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Active Solar Cooling

Active solar cooling is somewhat harder to achieve than passive cooling or heating of any kind. Nevertheless, there are several techniques currently available as well as several under research.

Photovoltaic Panels and Standard Air Conditioning

Using solar panels or other solar form of generating electricity to power a traditional air conditioner is probably that most obvious and straightforward mechanism. It is widely known that air conditioners use a tremendous amount of energy and so power a traditional air conditioner with solar energy can require rather large installations, which means high cost. Standard air conditioning is one of the least energy efficient technologies used in the average home. Central air is less efficient than are window air conditioners.

Across most the Northern Hemisphere, the average BTU requirement ranges from 30 to 60 BTU/square foot. For a 2000 square foot house, that is anywhere from 60 to 120,000 BTU. A standard 100,000 BTU central air conditioner will need 7 kW of power on a summer day. This system alone would have a price tag in the $20,000 to $25,000 range. This system would supply air conditioning power only and also requires that the DC power from the PV panels be converted to standard AC before being used.

Photovoltaic Panels and DC Heat Pumps

Heat pumps are a viable alternative to standard air conditioning. These operate much like an air conditioner, but can also provide heat when run in reverse. They are DC, which means there is no need to convert the current from the solar panels. These units generally require 800 W of power, but only offer 5,000 to 18,000 BTU per hour of cooling. They can provide up to 20,500 BTU of heating. There are larger units available that require up to 5 kW of energy.

Photovoltaic and Non-Compressor Cooling

Most the energy to run an air conditioning system goes to the compressor, which reduces the volume of a refrigerant to release the heat it has collected. When the refrigerant expands, it collects heat (from indoor air) and is then compressed again to release that heat outdoors. This cycle is repeated multiple times per day by air conditioners and is the reason they require so much energy.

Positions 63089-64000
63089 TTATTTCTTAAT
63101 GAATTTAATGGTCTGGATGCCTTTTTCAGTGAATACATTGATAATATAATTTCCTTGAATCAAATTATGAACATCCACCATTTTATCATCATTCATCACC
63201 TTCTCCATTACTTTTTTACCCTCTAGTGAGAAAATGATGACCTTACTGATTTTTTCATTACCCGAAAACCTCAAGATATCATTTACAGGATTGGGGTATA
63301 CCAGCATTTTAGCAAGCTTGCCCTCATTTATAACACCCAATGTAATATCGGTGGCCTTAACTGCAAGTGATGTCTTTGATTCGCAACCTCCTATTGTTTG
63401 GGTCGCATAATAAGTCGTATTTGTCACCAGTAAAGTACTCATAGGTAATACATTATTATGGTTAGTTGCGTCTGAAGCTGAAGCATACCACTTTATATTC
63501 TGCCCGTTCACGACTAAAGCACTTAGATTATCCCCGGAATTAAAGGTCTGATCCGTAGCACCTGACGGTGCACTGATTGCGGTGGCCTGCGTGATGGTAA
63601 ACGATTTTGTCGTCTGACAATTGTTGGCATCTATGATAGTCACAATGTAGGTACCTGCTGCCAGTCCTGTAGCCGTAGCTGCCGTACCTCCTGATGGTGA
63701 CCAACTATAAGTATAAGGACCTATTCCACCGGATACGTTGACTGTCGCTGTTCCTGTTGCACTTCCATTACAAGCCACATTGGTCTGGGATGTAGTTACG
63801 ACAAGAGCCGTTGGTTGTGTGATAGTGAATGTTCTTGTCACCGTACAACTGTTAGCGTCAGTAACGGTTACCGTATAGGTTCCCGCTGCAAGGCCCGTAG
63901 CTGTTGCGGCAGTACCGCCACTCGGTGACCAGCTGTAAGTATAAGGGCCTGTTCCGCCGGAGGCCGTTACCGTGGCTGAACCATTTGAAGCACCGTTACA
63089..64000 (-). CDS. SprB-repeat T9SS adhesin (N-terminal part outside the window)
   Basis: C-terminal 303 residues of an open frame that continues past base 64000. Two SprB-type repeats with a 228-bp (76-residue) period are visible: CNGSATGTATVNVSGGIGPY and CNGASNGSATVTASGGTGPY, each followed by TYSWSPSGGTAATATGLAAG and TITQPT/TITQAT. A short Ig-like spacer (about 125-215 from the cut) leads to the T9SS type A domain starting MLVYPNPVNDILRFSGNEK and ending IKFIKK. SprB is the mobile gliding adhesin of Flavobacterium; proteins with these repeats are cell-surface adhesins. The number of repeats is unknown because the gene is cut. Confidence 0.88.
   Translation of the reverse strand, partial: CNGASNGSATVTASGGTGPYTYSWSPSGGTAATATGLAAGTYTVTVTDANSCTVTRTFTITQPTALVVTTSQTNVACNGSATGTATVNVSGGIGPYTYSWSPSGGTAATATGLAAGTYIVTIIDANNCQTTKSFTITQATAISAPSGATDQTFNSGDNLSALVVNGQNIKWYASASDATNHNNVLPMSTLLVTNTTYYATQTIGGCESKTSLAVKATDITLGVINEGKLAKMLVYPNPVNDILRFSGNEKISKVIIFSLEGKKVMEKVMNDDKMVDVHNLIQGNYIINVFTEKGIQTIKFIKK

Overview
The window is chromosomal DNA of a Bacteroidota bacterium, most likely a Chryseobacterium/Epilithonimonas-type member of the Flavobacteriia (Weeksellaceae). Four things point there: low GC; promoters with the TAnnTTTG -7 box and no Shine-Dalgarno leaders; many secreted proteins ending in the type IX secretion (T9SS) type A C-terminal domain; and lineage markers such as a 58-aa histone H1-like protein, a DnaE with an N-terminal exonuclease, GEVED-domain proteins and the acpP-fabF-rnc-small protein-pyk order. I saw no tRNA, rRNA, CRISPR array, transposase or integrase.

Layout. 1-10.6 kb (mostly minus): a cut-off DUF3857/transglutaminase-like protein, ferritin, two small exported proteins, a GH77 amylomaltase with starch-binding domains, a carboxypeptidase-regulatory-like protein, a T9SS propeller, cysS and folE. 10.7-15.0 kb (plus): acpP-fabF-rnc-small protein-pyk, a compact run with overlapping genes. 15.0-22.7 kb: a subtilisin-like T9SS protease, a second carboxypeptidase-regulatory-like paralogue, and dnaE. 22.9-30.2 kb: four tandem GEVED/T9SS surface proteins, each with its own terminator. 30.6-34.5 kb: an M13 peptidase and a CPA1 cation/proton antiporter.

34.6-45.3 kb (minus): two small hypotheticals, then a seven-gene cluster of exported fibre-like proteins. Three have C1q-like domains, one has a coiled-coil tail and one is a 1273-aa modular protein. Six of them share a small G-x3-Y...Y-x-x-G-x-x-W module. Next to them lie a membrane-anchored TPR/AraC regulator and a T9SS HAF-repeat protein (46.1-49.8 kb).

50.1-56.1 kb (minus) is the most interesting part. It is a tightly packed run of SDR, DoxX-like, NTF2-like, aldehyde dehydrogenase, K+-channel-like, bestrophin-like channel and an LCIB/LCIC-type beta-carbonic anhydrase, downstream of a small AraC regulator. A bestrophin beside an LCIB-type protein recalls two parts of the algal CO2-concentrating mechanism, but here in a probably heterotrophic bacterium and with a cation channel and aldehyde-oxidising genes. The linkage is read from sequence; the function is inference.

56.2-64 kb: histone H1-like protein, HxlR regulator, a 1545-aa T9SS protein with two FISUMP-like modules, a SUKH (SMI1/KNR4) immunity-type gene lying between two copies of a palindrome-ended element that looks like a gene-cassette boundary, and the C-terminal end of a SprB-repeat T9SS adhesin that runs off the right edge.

A non-compressor system uses desiccants (dying agents) to remove moisture from the air. This causes the air to cool as the warm moisture and the heat it contains are removed. The desiccant is then regenerated using solar thermal to provide heat to dry it. This cycle can be repeated many times and only requires enough solar energy to run a fan to circulate the air and a small motor that rotates a disk of the desiccant as it goes through its own cycle of being regenerated.

While non-compressor systems are energy efficient, their ability to cool air is also limited. Additionally, they are unsuitable for dry climates where water must be added to the air and then removed again to aid in cooling. This is usually impractical and reduces the efficacy of the system to near zero. They are best suited for mild cooling in humid climates.

Adsorption Cooling

Ammonia systems are discussed extensively in the forced air heating subsection under active solar heating. A heat pump uses a compression/expansion cycle of a gas to move heat from one location to another. By removing heat, an area is cooled. So, if the gas expands outdoors and is compressed indoors, then heat is transferred from outside to in. The opposite cycle, which transfers heat from indoors to out, provides cooling.

These systems do not require pumps, but instead rely on the adsorption of one liquid into another with subsequent boiling to separate them again. The heat for the boiling process can be derived from solar thermal.

A major benefit to these systems is their ability to provide both heat and cooling, greatly simplifying any total solar installing. They are also much cheaper than PV systems because they require only solar thermal collectors and not expensive PV cells.

The downside to these systems is that they require water temperatures of around 88 degrees Celsius (190 degrees Fahrenheit) to operate. In locations where the temperature is well above this, heat energy can be stored for overnight cooling. In locations where the temperature barely reaches this level, daily cooling can be difficult to achieve, let alone over night cooling. Cloudy, humid climates are often poor locations for this particular type of system. To overcome limited sun exposure, more solar collectors can be installed. This, of course, adds expense.
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